Fusion win sectional title
Earn return to state tournament

The top-ranked St. Croix Valley Fusion beat the number four ranked Hudson 3-1 last Saturday night to earn the right to return to the Girl’s State Hockey tournament and defend the state championship title.
"We have been working on this game for long time,” said Fusion Coach Matt Cranston about the sectional final. “We changed up our lines, changed most of our systems to win this game. (Hudson Coach) Dan Dietrich's team plays a very unique style of hockey. You have to think and have a plan to beat his team. He really gets them ready for a game. They all work hard and fly all over the ice.”
Cranston went on to say, “As if just playing in the sectional final game in front of 849 people isn't enough to worry about, try having your leading scoring defenseman, senior and captain show up to the game directly from the emergency room.”
Tanis Klingler spent most of the day in the ER with an IV in her after she became ill on Friday night. They put two liters of fluid back into her body, she slept for an hour or so and suited up for the game, Cranston reported.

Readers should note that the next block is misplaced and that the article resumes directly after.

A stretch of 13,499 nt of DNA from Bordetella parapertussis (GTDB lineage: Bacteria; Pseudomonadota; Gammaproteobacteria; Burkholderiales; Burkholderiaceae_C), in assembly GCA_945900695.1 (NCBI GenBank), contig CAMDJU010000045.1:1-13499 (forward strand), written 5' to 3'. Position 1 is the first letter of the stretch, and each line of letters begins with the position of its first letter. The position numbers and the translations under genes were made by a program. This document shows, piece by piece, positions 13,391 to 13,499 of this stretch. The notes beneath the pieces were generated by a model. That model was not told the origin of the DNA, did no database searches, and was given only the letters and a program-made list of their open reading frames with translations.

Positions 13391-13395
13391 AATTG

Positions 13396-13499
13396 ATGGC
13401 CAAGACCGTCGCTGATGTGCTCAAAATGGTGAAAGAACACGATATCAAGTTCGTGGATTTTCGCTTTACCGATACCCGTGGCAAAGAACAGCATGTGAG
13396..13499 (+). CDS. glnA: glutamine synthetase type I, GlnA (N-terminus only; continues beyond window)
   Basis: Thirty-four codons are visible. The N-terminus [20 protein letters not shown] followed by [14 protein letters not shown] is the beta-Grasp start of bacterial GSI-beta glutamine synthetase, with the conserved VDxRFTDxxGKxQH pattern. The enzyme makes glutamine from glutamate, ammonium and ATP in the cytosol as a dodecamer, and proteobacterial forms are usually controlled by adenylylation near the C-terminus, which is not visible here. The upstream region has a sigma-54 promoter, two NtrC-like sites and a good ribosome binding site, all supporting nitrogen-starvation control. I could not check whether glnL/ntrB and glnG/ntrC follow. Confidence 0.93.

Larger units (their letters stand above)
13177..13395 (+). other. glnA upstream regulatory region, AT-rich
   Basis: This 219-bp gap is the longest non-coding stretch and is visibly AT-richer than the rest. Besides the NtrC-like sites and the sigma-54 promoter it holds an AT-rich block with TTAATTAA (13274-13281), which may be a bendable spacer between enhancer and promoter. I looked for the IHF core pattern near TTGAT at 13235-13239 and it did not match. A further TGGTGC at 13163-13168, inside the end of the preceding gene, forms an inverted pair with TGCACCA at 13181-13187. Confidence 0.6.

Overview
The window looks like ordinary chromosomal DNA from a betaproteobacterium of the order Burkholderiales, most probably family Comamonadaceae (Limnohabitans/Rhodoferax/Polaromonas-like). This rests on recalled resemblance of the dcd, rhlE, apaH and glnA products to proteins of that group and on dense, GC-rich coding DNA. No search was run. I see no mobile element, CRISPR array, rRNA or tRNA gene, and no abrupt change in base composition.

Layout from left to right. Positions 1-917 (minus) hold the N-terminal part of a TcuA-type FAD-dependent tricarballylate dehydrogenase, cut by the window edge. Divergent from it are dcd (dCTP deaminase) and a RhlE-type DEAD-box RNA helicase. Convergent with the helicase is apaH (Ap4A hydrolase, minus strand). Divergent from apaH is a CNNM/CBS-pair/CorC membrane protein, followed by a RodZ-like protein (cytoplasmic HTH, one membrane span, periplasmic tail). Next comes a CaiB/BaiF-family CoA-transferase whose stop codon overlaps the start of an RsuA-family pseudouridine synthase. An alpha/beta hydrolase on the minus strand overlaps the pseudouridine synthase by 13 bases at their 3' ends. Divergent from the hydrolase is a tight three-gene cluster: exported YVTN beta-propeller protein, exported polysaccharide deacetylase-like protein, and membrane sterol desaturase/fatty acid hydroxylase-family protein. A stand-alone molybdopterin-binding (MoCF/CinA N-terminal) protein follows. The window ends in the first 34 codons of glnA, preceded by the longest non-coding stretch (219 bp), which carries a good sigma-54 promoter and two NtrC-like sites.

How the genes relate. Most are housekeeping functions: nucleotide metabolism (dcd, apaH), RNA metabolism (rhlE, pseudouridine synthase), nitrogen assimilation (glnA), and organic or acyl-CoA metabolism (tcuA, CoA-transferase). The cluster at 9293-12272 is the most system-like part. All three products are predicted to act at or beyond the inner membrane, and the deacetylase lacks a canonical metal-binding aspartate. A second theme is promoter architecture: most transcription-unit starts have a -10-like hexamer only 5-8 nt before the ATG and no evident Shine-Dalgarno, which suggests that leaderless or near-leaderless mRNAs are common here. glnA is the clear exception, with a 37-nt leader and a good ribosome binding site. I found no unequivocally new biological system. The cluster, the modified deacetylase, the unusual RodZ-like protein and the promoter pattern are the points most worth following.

"I really didn't think she would be able to even make it through warm ups,'' Cranston said. “Somehow she fought through it and played the entire game and played great.”
Junior Sig Dangeur put the Fusion up 1-0 at the 14:11 mark of the first period. Heather Shew got the puck to Tori Klingler, who fired a hard shot on the ice right at Hudson's goalie, Alise Riedel. Dangeur redirected Klingler’s shot right into the net.
"Sig is very good at that play. It's kind of her specialty,” Cranston said. “We worked hard on that play a lot in the last several practices.
“We really wanted to score first in the game. Both (assistant coach) Karl and I thought it would be a key in the game,” Cranston added.
The second period was up and down the ice and fairly even in shots. The Fusion's Alice Cranston buried one past the Hudson goalie when she took a beautiful pass from her sister Lily at the 7:09 mark of the second period for a 2-0 lead.